9. Passionate Vs. Objective

Obviously, creative individuals are passionate. If they were not passionate, they would not create. However, passion generally comes with a degree of bias. If you’re passionate about a sports team, you’re more likely to marvel at their greatness and deny their deficiencies. We’re generally very passionate and biased when it comes to ourselves and our work. Makes sense. However, creative people are also objective. Objectivity allows individuals to detach themselves from their work and view it with a less biased mindset. This is likely to increase credibility and bring to light some of the areas of improvement when it comes to their work.

10. Enjoyment Vs. Pain

Many times, we think of creative individuals as disturbed people who had traumatic childhoods or perhaps those who are often depressed and melancholic. Is that true? There are certainly a lot of cases out there of people who are very creative who did have terrible childhoods or are very depressed. However, the key to creativity is not pain. It’s openness and sensitivity. Creative people are generally very open-minded and sensitive. This sensitivity makes them vulnerable to pain. However, it also makes them open to a great deal of enjoyment.

Creative individuals are generally strong in divergent thinking. Unfortunately, because abstract ideas or ideas that deviate from the norm are not quickly accepted, individuals are prone to feeling isolated or misunderstood. It can lead to an emptiness of a sort. However, when you do come up with an idea that you feel is worth pursuing, you often feel a sense of joy. There’s this unique satisfaction or excitement that cannot be found from following the norm.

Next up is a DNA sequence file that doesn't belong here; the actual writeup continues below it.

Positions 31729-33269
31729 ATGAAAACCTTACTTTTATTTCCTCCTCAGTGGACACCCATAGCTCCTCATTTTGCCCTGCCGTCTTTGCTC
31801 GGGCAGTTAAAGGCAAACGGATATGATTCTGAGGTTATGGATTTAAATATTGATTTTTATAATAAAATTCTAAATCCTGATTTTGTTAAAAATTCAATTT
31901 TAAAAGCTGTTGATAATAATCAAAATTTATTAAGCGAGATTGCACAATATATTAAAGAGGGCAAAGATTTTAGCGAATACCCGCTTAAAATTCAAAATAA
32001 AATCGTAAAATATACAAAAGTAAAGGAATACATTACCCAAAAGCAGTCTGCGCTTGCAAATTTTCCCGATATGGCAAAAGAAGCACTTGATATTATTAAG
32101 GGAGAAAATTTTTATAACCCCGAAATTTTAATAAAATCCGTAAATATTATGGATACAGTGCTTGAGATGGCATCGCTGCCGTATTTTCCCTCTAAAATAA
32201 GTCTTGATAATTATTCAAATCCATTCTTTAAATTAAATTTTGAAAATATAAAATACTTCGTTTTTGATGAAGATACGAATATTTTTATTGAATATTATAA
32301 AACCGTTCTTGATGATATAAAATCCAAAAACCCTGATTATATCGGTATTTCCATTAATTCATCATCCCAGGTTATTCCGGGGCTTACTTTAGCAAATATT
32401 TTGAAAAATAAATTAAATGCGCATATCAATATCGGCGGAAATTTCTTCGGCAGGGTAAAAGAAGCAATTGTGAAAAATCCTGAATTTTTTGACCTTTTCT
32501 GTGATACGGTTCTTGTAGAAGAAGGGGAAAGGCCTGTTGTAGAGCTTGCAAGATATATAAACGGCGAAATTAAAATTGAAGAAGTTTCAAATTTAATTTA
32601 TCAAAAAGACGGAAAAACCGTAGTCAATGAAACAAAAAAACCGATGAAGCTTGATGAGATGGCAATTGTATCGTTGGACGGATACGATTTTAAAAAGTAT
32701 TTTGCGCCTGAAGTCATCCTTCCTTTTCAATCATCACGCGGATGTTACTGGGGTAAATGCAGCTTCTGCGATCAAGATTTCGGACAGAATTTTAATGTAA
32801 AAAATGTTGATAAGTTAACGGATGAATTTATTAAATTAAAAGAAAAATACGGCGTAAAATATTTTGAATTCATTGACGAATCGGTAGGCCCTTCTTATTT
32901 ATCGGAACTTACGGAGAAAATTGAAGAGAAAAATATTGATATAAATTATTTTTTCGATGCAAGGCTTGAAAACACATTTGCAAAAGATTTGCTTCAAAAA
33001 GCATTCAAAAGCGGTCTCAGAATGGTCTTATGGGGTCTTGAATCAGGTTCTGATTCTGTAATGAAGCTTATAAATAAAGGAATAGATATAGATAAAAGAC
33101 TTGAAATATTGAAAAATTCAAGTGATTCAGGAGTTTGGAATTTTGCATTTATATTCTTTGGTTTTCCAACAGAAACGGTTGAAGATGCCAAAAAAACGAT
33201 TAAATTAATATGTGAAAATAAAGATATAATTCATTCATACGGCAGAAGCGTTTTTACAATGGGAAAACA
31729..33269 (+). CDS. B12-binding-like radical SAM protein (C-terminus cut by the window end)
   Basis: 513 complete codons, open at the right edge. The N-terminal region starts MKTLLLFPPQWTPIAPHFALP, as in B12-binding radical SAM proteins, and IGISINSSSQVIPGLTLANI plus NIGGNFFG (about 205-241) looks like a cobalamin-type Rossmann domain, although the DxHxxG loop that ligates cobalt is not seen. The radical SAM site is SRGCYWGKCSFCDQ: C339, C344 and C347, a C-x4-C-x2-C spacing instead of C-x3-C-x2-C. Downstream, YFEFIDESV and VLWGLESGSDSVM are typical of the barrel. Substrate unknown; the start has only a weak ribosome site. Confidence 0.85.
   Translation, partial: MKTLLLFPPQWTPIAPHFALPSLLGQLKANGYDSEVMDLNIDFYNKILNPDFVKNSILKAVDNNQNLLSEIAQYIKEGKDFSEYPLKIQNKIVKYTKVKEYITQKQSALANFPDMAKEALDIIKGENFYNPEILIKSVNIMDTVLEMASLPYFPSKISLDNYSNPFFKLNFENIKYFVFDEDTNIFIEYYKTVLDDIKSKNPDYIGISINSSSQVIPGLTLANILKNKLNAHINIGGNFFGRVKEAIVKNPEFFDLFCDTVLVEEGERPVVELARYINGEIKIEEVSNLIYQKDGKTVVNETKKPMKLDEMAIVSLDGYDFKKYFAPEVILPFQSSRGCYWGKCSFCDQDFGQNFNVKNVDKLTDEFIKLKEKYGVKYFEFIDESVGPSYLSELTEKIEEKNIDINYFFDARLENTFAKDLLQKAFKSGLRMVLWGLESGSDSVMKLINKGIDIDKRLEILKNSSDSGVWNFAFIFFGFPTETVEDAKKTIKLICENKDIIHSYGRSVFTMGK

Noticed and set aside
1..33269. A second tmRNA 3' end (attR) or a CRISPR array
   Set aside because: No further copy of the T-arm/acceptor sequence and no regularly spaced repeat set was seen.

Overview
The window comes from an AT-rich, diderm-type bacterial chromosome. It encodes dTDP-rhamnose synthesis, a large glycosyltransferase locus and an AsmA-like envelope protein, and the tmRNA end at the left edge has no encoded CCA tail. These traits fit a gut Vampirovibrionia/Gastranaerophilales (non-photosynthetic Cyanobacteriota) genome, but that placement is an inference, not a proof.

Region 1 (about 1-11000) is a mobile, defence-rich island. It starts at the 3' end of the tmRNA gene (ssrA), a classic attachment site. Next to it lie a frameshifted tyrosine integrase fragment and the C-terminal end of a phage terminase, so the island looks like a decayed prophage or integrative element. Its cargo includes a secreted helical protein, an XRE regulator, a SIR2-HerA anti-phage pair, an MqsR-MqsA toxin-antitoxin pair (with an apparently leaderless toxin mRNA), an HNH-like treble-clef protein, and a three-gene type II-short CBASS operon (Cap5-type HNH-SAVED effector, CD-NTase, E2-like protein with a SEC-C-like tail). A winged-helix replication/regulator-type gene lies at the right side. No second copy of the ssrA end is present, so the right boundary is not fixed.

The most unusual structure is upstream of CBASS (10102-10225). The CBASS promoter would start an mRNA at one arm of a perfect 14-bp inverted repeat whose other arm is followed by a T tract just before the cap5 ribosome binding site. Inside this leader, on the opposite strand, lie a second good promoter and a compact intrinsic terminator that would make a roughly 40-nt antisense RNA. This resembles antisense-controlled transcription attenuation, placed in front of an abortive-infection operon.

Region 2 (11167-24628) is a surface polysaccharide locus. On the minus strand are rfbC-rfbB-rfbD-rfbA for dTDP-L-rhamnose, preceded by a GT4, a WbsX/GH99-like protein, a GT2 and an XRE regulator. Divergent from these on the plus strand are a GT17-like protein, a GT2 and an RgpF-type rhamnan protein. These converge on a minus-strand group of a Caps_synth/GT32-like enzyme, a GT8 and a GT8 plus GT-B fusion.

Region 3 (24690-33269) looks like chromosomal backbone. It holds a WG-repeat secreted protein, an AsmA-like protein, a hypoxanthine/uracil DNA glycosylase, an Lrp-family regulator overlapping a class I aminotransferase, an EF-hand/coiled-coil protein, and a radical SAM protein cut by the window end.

Final words…

Creative people are introverted but also extroverted. They’re traditional but also rebellious. They can experience great joy but also are vulnerable to great pain. So what does this mean? If there is one word that I want you to take away from this post, and if there is one word that describes creative people, it is complexity. Creative people are complex. It is rare to find people who can operate on both ends of the spectrum, but that is why creative people are rare. Creative individuals are able to adjust their approach based on the task at hand. They are able to put in the effort needed to generate and develop ideas and solutions, but they are also able to reach out and collaborate with others so those ideas and solutions are recognized.

 

 

Five Stages of Creativity

In my previous post, I debunked some commonly held beliefs on creativity. Mainly, I discussed that creativity is more of an action than a trait and that it is the result of conscious and hard work, not an ‘aha’ moment that you’ll have as you sit and wait for inspiration. If you haven’t had a chance to check it out yet, just click here.